St. George-based medical device manufacturing startup MedLite ID has introduced a new product that creates a simple way to prevent medical errors due to confusion in the intravenous therapy process and improves patient safety. The company developed its line-tracing system in partnership with University of Notre Dame and Dixie State University.
The disposable MedLite ID device lights the primary or emergency medication line in hospitalized patients and reduces the time it takes to perform line tracing, which is sometimes very complex with patients receiving multiple infusions in an intensive care situation. Critically ill patients often have six or more IV lines delivering medications or critical fluids. MedLite also said the new procedure reduces the necessity for healthcare worker to be in close proximity to patients — an important plus in times of pandemic when nurses and other healthcare workers are at additional risk. In some hospitals, IV pumps are being placed in the hallway outside of the patient’s room to reduced workers’ exposure to patients, making proper IV line identification more difficult.
In a study conducted by the Dixie State University School of Nursing, MedLite ID improved efficiency of line tracing by 34 percent in patients with as few as four IV lines. Medlite lists advantages such as time-savings, workload reduction and stress reduction for nurses in the critical-care environment, as reported by nurses in the DSU study.
The device has a series small lights at various places along the infusion tube, including at the drip chamber, at the primary medication injection site and at the venous access catheter. By pressing any of the lights, all lights illuminate, giving quick identification of the needed IV line.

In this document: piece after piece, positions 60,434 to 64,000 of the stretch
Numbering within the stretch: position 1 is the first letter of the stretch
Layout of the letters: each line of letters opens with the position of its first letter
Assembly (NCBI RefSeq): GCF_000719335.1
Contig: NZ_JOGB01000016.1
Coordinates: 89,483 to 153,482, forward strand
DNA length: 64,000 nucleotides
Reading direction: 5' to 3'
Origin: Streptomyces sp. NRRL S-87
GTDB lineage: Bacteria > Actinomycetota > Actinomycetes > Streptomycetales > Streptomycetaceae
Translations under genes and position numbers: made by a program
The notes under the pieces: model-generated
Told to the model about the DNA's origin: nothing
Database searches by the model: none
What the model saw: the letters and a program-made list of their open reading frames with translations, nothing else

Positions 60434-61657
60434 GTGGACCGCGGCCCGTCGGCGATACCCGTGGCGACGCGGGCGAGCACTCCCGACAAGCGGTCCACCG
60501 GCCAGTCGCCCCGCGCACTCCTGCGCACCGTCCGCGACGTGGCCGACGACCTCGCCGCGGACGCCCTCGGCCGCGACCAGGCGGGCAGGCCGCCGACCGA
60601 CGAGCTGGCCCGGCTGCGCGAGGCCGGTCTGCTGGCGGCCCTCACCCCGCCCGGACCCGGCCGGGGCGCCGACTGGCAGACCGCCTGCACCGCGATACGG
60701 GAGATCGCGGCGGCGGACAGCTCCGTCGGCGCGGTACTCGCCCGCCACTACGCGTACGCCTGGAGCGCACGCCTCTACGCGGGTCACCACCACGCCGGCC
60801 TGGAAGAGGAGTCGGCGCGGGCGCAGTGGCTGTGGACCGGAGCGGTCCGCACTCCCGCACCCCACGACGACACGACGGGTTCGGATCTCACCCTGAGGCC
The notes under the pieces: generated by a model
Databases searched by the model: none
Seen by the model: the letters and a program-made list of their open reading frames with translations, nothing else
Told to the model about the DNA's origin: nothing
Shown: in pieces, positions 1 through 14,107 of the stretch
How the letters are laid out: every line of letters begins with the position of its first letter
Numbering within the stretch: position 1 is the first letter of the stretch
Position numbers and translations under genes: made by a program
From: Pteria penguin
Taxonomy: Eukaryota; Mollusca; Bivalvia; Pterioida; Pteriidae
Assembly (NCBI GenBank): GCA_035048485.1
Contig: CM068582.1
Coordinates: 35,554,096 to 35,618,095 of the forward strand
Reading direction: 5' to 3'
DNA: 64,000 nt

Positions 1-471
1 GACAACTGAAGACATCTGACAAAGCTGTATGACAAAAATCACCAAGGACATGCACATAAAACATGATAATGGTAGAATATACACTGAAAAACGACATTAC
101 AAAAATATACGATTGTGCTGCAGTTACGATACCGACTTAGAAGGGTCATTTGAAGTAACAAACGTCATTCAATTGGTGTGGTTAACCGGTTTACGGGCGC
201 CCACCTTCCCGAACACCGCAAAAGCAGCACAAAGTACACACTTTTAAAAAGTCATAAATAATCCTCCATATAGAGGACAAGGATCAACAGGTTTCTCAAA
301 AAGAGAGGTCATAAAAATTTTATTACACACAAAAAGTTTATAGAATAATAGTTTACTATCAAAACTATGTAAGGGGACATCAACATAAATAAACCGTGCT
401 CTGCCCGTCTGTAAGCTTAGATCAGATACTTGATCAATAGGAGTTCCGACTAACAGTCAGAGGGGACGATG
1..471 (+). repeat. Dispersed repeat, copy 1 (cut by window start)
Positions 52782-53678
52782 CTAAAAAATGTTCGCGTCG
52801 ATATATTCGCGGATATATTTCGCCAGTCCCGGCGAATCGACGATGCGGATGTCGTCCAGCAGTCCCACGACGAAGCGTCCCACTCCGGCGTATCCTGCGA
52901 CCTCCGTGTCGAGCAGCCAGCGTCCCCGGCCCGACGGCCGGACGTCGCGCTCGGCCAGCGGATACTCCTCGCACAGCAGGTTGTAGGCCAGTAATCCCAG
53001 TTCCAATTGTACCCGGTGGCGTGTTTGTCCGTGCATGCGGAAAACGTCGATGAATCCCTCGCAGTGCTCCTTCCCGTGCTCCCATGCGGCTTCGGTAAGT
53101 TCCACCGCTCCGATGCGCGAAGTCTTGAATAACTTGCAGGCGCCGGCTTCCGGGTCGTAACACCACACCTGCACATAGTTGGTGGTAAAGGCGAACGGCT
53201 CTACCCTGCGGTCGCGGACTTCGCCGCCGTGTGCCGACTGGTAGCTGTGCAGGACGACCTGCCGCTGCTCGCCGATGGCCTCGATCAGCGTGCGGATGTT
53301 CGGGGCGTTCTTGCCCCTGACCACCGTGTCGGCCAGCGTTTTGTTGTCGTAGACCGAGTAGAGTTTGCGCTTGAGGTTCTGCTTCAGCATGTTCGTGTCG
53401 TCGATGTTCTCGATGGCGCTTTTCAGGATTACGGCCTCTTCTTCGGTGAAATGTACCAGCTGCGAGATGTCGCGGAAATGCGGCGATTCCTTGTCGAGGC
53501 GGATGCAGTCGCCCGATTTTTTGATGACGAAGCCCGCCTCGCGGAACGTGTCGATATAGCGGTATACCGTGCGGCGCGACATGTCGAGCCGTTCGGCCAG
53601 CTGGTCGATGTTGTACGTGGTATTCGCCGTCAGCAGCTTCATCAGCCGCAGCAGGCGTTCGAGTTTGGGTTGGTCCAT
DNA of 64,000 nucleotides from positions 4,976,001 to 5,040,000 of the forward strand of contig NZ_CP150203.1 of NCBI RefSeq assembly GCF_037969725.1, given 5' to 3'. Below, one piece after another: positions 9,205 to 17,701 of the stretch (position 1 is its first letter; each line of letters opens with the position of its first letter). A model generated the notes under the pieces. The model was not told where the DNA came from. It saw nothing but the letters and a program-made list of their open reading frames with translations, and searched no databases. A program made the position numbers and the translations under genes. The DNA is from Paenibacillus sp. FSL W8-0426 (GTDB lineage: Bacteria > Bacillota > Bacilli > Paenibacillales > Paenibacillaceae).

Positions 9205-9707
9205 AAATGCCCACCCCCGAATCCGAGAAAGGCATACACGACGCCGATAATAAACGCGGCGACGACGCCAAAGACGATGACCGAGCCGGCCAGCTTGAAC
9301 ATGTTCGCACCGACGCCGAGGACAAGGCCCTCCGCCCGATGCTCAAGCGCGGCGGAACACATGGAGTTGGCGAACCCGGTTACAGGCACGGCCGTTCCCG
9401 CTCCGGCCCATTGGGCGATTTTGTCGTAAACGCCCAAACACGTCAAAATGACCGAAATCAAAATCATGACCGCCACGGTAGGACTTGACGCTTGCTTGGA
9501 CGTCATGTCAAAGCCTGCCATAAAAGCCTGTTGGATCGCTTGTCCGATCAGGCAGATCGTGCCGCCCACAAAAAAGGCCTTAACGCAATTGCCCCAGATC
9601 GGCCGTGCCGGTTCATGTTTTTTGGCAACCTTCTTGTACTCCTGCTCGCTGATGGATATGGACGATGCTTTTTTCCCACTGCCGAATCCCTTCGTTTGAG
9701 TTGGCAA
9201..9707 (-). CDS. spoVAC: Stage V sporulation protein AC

Braintreehouse, a Lindon art studio, has announced the widespread availability of the Sketchboard Pro, an Apple iPad accessory designed by Braintreehouse founder J.J. Harrison and his team of artists. The device was created as a way to imitate a flat drawing surface that artists experience when drawing on paper and combine what they love about traditional art-making and modern technology. “We spent several months testing the Sketchboard Pro with professional artists doing production artwork in an effort to refine its ergonomics,” said Harrison. “Since announcing at the Consumer Electronics Show (CES) this past January, and even winning a couple awards, we’ve seen a demand for the product across more industries than we could’ve ever predicted. It has become a product that a lot of people have benefited from when using their iPad.”
To meet the growing home office market demand for professional audio and video collaboration solutions that match the quality found in a traditional corporate office, Salt Lake City-based ClearOne, a developer of audio-video collaboration solutions, has introduced Aura, a range of good, better and best packages of enterprise-quality audio, video and audio-video options that include a free subscription to the company’s Collaborate Space video collaboration app. “COVID will not be with us forever but the changes it has brought to the workplace will be,” said ClearOne chair and CEO Zee Hakimoglu. “Home has become the new office for tens of millions of professionals who now need a work environment every bit as productive as their corporate office. Aura was developed to deliver that much-needed enterprise quality experience in the home."